Updated 3:15 p.m. ET Saturday, July 30
So who's the best bet to replace Matt Hasselbeck under center in Seattle? Will it be the holdover, Charlie Whitehurst, or the newcomer, Tarvaris Jackson?
Despite the fact Whitehurst is getting a week's head start on Jackson, who isn't able to officially begin practicing until Aug. 4, Seahawks head coach Pete Carroll proclaimed early in training camp that Jackson would intially be the new starting quarterback in Seattle.
In any event, the consensus among our sources on the scene is that the Seahawks are replacing an older "bridge" QB in Hasselbeck with a much younger temporary fix in either Whitehurst or Jackson.
We hear a much longer-term heavy hitter — perhaps Stanford's Andrew Luck, who is quite likely to be the top pick in next year's draft, or maybe veteran Carson Palmer, a former signalcaller at USC under Pete Carroll who is currently under contract with Cincinnati — could enter the equation next season.
"They haven't said that, but I think that's a fair assessment," said one team insider of the team's QB strategy. "For now, I think they are looking to go a more cost-effective route, tapering the offense around both guys' (Whitehurst and Jackson's) skills and deficiencies, with bigger plans on tap next year."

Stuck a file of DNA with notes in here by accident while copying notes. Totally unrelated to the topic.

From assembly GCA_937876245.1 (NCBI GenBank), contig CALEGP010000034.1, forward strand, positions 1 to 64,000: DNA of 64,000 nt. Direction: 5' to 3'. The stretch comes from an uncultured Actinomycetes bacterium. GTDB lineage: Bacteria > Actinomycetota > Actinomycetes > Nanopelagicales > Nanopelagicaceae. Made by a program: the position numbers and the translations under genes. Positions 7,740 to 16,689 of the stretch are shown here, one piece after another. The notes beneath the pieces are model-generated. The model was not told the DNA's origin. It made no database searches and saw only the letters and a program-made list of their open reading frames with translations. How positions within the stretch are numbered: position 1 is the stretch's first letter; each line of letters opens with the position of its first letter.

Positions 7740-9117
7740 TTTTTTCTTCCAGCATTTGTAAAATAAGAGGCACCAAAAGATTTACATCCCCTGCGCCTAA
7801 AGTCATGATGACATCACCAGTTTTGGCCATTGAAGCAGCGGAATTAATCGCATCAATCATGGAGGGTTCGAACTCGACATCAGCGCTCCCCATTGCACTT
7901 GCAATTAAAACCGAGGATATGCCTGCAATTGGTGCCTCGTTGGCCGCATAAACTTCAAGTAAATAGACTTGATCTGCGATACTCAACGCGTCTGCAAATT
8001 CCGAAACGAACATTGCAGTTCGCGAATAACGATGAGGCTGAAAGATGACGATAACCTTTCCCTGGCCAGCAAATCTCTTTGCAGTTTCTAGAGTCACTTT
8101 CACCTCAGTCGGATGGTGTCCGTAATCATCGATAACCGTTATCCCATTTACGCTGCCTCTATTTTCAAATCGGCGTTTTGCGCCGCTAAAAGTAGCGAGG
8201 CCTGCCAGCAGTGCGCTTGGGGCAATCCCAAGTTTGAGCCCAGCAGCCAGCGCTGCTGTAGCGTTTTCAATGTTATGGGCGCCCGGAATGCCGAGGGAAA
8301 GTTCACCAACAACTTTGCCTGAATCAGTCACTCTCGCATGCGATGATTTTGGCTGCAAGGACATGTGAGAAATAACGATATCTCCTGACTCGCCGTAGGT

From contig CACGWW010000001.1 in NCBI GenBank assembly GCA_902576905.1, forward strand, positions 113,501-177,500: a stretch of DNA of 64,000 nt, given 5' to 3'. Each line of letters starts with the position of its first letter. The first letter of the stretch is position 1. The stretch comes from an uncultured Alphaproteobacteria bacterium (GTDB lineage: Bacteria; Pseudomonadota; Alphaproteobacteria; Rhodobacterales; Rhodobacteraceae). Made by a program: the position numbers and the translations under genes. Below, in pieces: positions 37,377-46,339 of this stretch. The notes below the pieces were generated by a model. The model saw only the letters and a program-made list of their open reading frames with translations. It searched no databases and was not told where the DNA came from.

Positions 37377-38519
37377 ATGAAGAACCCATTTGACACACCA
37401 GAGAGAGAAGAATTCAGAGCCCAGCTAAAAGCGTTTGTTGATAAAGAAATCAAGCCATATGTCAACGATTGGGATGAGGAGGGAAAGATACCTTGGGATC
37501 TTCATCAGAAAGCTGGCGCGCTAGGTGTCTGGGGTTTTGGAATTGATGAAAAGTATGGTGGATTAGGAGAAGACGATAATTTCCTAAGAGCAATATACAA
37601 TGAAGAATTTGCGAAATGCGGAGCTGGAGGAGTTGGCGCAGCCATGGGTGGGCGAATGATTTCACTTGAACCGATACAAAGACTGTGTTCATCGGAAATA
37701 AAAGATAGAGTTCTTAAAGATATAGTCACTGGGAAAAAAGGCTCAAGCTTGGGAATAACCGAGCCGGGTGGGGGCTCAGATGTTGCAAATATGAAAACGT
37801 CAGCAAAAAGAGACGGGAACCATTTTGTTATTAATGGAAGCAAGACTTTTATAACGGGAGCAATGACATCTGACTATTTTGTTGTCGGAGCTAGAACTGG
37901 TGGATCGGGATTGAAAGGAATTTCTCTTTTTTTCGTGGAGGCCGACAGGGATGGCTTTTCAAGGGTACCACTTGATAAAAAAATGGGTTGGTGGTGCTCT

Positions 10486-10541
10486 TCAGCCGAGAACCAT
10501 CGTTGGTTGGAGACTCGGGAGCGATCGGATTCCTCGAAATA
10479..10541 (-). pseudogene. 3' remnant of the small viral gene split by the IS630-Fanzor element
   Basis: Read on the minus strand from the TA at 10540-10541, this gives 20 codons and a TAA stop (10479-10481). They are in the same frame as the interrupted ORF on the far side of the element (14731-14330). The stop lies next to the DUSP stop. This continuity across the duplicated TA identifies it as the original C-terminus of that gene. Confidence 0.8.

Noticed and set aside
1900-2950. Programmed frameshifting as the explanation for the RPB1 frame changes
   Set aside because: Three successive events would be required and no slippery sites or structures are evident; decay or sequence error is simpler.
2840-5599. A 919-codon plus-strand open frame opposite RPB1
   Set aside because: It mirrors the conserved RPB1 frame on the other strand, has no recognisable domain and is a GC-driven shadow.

Jackson widely figured to have a leg up on Whitehurst after spending the last five seasons in Minnesota playing under new Seahawks' offensive coordinator Darrell Bevell — as well as the last four years playing with WR Sidney Rice, who agreed to a reported five-year, $41 million deal with the Seahawks one day after Jackson agreed to a deal that is a carbon copy of Whitehurst's contract ($8 million over two years).
Rice's future in Seattle appears a lot more clear-cut.
"They really like the fact he's only 24 years old," the insider said of Rice. "They got the big receiver they wanted last year in Mike Williams, and now they think they have the big-play receiver they needed opposite Williams in Rice.
"As far as projections go (for Rice), they're counting more on the impact of his catches than the number of catches. They envision him being a lot like (former Seahawks WR) Darrell Jackson, who could take a short pass for a big gain when they needed it.
"They didn't get that (dimension) much last year."